Now, your bike is ready. It’s time to prepare yourself for cyling in cold weather!

1. Wear warm clothes

Regarding cycling in cold weather, we recommend cyclists wearing many layers to maintain your body heat on the ride. First, wear a base layer for an extra layer of insulation. Then, put on a sweater/jumper/hoodie or any of your preference for another warm layer. Lastly, finish with a waterproof, wind-resistant jacket. If it’s not extremely cold on that day, you can opt for a cycling gilet, which is against the chilly wind without causing overheat. Besides, a light waterproof windcheater is all you need sometimes, which can be put in the backpack conveniently. You may want to consider the breathability of the clothes if you tend to throw some intensity on the cycling day. Wearing a base layer with wicking properties helps to evaporate sweat from the skin. Consequently, you’ll experience a more comfortable journey and arriving non-sweaty at your destination.

2. Equip yourself with necessary accessories

There are plenty of cycling accessories now for cyclists to protect themselves from the harsh weather. One of the crucial protectors must be a good pair of gloves, as your hands are the first body part to be exposed to the freezing air when steering the bike. Cotton inner gloves are a good choice as they are well-insulated and offer extra warmth in the winter. To go through wet conditions, you can consider the windproof and waterproof gloves. However, be cautious that waterproof property may not be breathable, which means the heat is kept in your hands and can cause sweat. So, as long as you can bear with sweaty hands, those gloves are helpful.

The second body part that is easy to get cold is your feet. Thicker winter socks are a great option, but bulky socks are not always ideal. Socks that are too thick reduce blood supply when your feet are squeezed inside your shoes, which leads to numbness. Therefore, it would be better to have medium thick but well-insulated socks. Furthermore, you can wear overshoes, which pulled over your normal pair, to keep your feet warmer. Go for the waterproof overshoes in wet days. You’ll be thankful later that your shoes are still dry after the rainy ride.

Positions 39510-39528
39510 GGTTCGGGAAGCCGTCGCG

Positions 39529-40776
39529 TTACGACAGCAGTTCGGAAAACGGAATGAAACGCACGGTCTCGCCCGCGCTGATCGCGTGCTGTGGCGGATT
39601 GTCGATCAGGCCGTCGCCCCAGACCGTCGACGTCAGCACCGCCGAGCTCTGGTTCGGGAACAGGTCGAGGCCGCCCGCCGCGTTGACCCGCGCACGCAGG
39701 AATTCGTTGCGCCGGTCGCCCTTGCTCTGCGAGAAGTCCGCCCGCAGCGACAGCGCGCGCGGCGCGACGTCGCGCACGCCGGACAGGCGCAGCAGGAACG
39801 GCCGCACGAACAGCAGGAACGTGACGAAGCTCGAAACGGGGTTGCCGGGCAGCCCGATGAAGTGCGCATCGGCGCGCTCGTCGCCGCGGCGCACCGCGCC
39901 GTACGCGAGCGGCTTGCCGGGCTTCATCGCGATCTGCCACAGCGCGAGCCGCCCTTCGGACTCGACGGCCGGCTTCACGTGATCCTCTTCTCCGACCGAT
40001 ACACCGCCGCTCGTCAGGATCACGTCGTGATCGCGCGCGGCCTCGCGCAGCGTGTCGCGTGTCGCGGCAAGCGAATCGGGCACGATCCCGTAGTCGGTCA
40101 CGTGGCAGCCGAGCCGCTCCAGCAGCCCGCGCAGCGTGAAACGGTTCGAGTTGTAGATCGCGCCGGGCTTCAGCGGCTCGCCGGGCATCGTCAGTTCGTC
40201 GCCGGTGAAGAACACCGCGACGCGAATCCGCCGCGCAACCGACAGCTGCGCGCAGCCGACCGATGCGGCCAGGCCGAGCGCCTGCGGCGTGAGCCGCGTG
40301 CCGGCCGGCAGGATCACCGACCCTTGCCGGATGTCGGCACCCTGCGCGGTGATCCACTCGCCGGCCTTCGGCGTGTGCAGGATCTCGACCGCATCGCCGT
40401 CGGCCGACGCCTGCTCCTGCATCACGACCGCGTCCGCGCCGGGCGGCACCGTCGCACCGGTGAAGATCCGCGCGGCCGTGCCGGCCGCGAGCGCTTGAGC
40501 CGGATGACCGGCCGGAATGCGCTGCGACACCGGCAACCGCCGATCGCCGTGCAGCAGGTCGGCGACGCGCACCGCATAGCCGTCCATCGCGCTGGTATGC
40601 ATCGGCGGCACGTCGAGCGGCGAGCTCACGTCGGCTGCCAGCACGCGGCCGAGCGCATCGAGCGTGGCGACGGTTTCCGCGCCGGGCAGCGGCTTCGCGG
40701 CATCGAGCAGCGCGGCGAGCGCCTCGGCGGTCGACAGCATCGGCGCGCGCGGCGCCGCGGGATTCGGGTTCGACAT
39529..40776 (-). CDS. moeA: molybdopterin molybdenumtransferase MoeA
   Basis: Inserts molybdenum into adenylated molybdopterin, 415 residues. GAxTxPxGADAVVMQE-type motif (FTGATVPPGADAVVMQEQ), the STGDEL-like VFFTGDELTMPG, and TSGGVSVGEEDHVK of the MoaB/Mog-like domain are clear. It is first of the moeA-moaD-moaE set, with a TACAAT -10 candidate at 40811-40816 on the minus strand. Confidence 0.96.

The accessories that are widely popular amongst cyclists now are arm and leg warmers. If you go for a cycling gilet over a jacket, arm warmers are definitely useful. The new model has silicon grippers around the upper hem, so that the arm warmers won’t slip down when you make movements. Moreover, cyclists can have added protection to their arm warmers such as water resistance and UV protection.

Regarding warm accessories for the legs, there are bib tights, leg warmers and knee warmers for you to choose. Bib tights provide more protection from the elements than shorts with the properties of wind resistance and water resistance. You can choose either the ones with or without a pad, depending on your budget. Regarding leg warmers, they are supposed to be worn underneath your shorts and have the same size as the shorts. Running from the mid-point of the thigh to the ankle, leg warmers are made from lycra with silicone grippers to hold them in place.

On the other hand, knee warmers, as you can tell by the name, is the shorter version of leg warms and covers the knee joint. So, there are different choices for you depending on how cold the weather is that day. One significant feature of leg/knee warmers is that you can always have them to set out cycling in cold weather, then easily peel them off later and stuff in your jersey pocket.

Apart from those aforementioned accessories, a helmet and a cap are also necessary. With the aero helmet that helps the ventilation, you will need a cotton cap underneath it in the winter. Also, the cap’s peak can protect your eyes from the rain. Another small accessory that can come in very handy in cold weather is a pair of glasses to prevent the wind. More remarkably, glasses with clear or yellow lenses even help to brighten up gloomy conditions. On crisp clear days, the sun can be as bright as in the summer and much lower in the sky, so you may need darker lenses to avoid being blind. Ideally, photochromatic lenses are a top choice. They turn darker in the sun but remain clear as normal glasses in the low lights of winter.

Having all these tips in mind? Now, we reckon nothing can stop you from cycling outdoors and enjoy the freshness of crispy weather! As at Reid, we believe that when life is experienced on two wheels, we become healthier, more mindful and more focused people.